« My SBL Paper on November 24, 2105 | Main | Μονογενής in the Church Fathers: A Response to Kevin Giles, Part 2 »

12/30/2016

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Kevin Giles

Dear Lee, Thank you for your work. You are a delight to debate with; gracious, intelligent, sharp, etc etc. I am looking forward to seeing to your work to follow. I very much look forward in particular to your article where you show that for the Greek fathers the texts that use monogenes and the word itself were basic to their biblical case in support of their doctrine of eternal generation.

If you can show that in the church fathers consistently understood monogenes to mean "only begotton, I will be delighted.

Thank you for your meticulous linguistic work. This is not my specialty.

You are a good man. I feel great warmth towards you.

In grace and peace,

Kevin Giles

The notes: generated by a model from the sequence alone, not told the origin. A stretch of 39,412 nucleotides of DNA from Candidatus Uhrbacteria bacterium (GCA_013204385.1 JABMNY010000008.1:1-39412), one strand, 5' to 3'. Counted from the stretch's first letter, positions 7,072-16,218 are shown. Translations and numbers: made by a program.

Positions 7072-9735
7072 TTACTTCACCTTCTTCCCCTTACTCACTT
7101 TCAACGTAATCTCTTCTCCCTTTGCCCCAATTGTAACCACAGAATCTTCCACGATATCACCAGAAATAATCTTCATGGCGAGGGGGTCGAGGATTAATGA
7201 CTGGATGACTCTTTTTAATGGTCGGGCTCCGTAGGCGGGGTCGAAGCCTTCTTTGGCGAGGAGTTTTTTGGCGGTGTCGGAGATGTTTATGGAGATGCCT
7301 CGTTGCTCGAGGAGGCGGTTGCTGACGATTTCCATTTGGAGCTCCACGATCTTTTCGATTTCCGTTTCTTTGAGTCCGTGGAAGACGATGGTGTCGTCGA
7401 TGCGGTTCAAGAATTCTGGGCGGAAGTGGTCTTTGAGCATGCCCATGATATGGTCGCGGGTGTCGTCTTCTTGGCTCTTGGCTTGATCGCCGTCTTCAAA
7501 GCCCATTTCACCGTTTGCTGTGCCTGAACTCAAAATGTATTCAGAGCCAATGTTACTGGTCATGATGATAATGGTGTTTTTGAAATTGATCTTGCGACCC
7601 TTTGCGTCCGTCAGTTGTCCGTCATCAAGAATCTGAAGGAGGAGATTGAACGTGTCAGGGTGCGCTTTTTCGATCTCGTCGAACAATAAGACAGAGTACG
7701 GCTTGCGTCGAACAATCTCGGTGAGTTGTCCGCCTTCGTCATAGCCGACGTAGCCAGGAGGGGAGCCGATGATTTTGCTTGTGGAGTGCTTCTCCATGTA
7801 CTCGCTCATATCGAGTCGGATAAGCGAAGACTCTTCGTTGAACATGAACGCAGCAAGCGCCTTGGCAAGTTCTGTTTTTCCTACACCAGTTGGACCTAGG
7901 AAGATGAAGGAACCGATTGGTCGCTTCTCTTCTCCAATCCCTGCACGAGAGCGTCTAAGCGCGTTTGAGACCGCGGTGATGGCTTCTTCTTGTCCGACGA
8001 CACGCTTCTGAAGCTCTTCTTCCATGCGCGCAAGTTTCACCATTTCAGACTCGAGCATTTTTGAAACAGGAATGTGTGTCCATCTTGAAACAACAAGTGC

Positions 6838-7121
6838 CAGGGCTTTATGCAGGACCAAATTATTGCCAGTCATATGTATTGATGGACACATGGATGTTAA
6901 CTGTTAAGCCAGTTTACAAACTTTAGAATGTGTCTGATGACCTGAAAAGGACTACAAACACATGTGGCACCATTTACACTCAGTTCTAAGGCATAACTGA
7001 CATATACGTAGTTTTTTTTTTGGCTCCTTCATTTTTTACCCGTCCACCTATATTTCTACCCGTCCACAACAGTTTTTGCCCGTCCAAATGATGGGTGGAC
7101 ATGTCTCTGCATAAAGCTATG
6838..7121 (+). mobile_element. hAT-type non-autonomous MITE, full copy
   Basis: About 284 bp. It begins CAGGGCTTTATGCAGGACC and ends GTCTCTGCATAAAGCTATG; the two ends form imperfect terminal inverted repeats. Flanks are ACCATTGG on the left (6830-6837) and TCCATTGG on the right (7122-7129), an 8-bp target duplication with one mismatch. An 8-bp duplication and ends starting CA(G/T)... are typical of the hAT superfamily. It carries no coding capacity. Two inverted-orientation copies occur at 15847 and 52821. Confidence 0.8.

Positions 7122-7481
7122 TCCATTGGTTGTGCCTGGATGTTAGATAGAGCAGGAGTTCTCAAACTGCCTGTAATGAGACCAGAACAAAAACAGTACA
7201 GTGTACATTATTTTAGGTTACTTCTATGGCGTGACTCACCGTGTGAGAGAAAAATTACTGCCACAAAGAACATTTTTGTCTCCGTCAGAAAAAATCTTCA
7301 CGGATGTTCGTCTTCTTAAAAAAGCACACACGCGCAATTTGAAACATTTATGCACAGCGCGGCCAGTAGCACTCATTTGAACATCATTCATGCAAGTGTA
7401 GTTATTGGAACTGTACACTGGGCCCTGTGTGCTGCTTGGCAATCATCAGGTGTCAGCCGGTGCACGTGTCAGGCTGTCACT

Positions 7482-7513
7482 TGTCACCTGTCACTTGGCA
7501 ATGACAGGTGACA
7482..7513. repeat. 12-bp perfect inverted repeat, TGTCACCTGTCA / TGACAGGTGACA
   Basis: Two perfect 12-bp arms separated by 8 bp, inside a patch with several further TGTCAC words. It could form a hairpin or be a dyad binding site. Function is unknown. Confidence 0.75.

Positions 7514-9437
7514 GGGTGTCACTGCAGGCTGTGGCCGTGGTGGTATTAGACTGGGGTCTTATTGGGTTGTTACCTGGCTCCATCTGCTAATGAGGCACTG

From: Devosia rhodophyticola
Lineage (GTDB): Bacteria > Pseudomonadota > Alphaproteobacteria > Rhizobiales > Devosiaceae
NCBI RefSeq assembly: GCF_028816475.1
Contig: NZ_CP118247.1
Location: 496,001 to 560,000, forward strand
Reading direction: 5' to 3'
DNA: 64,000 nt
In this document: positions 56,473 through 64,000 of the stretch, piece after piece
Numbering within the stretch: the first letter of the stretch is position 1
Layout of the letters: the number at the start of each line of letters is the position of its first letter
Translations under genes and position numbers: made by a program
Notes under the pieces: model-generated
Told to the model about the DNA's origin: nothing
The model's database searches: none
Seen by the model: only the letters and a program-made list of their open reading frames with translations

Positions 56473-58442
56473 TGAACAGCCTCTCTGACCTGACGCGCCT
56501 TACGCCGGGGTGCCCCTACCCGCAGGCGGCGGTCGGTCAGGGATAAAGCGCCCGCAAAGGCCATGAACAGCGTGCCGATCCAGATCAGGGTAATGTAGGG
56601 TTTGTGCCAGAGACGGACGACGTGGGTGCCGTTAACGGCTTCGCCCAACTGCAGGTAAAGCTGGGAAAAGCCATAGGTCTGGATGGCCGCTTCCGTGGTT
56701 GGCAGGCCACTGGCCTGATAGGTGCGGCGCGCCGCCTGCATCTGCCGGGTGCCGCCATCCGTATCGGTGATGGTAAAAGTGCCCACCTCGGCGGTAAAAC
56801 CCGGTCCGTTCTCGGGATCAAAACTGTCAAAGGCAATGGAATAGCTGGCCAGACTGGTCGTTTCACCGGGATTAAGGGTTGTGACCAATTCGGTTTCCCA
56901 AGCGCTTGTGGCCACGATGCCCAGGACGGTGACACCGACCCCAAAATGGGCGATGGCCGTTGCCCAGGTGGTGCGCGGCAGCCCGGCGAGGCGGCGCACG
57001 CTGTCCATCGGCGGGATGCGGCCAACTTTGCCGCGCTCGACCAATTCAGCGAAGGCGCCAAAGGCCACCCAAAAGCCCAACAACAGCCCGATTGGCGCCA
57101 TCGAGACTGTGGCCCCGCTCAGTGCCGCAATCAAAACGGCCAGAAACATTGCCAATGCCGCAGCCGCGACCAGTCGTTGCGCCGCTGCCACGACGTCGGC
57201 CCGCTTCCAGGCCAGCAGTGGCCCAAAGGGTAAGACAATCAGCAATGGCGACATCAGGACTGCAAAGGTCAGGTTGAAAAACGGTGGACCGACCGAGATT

Kevin Giles

PS. On looking at my book on the eternal generation of the Son, I note that in my comments on the use of the word monogenes in the Greek fathers I begin my discussion on the word with Justin Martyr, include Bishop Alexander of Alexandria (Athanasius' predecessor - a fine theologian) and Eunomius. You list none of thse important sources.

Kevin Giles

Lee

Justin Martyr seems to understand μονογενής as involving the notion of begottenness: “I have already proved that He was the only-begotten of the Father of all things (μονογενὴς γὰρ ὅτι ἦν τῷ πατρὶ τῶν ὅλων οὗτος), being begotten (γεγεννημένος) in a peculiar manner Word and Power by Him, and having afterwards become man through the Virgin” (Dialogue with Trypho 105; ANF 1.251). Note the use of the perfect participle of γεννάω which draws out and further specifies the meaning of μονογενής. I fully realize that some would argue just the opposite by claiming that this is redundant. But linguists say that redundancy is typical in language, and so a redundant interpretation is more likely than a non-redundant one.

As far as Alexander of Alexandria and the Arian Eunomius, see subsequent posts. The Arian Eunomius thought μονογενής meant "begotten of only one person," but then of course that means the -γενης stem signified "begotten" to him (see Basil, Against Eunomius 2.20-21, where he quotes Eunomius on this point and rebuts his interpretation of the word).

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